Post-war planning in the nuclear north, 1954-63
As an aside to nuclear development, the built environment of nuclear townships in Britain is overlooked in favour of its technical and scientific elements. Yet the consequences of the atomic programme extend beyond the technological: the social infrastructure behind the science was integral to the success of many nuclear ventures. This had its largest impact following the 1954 decision to site the country’s first fast breeder reactor establishment at Dounreay in Caithness, the most northerly county of the British mainland. The modernism associated with the nuclear age usually sits outside traditional twentieth century discourses of the Scottish Highlands and Islands, which emphasise the trends of depopulation and unemployment within rural areas. The arrival of the United Kingdom Atomic Energy Authority (UKAEA), however, brought nuclear science to a rural landscape with an agricultural skills base, situated within a region distant from major population centres. The chosen site was located close to the town of Thurso, the population of which grew by 147 percent as a result of the UKAEA ‘importing’ skilled scientists and engineers into the county to ensure the safe running of the establishment. To accommodate this influx the town underwent an extensive period of planning, with 1007 houses built to house the new citizens who were termed ‘the atomics’. Accommodating this population stands as an example of quick, complex change, triggered by a technical experiment with enduring social consequences.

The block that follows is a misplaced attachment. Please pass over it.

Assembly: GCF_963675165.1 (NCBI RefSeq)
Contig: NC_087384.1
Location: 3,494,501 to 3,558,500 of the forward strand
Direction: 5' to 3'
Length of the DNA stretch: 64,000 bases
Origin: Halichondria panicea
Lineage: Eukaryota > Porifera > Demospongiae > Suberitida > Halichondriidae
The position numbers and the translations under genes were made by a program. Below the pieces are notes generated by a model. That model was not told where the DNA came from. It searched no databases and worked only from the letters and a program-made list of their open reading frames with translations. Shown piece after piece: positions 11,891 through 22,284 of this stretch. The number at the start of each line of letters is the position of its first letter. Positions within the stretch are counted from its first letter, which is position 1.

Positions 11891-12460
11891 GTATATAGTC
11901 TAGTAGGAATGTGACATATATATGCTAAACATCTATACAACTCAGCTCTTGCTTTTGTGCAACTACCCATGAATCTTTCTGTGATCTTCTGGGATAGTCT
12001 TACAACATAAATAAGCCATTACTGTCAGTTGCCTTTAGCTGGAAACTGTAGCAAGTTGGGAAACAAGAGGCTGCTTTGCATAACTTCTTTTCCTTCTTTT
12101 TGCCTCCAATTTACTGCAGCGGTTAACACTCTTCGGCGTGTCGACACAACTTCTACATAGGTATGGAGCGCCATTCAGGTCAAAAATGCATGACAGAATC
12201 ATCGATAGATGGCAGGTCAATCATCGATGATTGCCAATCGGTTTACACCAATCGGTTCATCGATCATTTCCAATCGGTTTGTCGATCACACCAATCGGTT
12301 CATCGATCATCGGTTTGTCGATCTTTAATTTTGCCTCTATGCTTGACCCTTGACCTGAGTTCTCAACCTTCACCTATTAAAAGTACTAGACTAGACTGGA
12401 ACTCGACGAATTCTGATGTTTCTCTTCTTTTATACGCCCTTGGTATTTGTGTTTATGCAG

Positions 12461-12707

In the early 1950s Britain’s civil nuclear energy programme was hailed as a beacon of modernity and renewal. Through Dounreay, the Highlands and Islands, so often treated as a place apart, became an agent of national prosperity. The choice of Caithness, however, necessitated a range of location-specific measures designed to aid social development. The most significant of these was the provision of housing for the incoming employees. This paper will reveal the essential role of this housing in supporting the UKAEA’s early nuclear energy programme. Bound up with this was rural innovation, with the UKAEA and the local authorities co-operating in their pursuit of community-building on an unprecedented scale. What resulted was a product of its time, erected quickly for a specific purpose, fitting in with the post-war building ethos whilst also seeking to deliver the rational community espoused by Modernism.
Writing contemporaneously to the Dounreay development, Sylvia Crowe recognised that ‘the evolving pattern of power in the landscape is unrelated to the old industrial map of Britain…forming a network which covers the whole country and spreads even to the most remote rural areas’.1In bringing scientific development to an agricultural area, Dounreay was at the forefront of this evolution, countering the notion of rural areas as backwaters resistant to change. The site is currently being decommissioned, a process which will see it reach its interim end state in the early 2030s and its final end point by 2333. With it expected to be cleared of its infrastructure, the physical remains of the fast breeder reactor programme will not be scientific: what will endure are the physical markers of community. In assessing these, this paper will show how an area considered rural was able to adapt, absorb and indeed pioneer the socio-cultural effects of nuclear development.
1Crowe, S. The Landscape of Power. (London: The Architectural Press, 1958) pp. 9-10.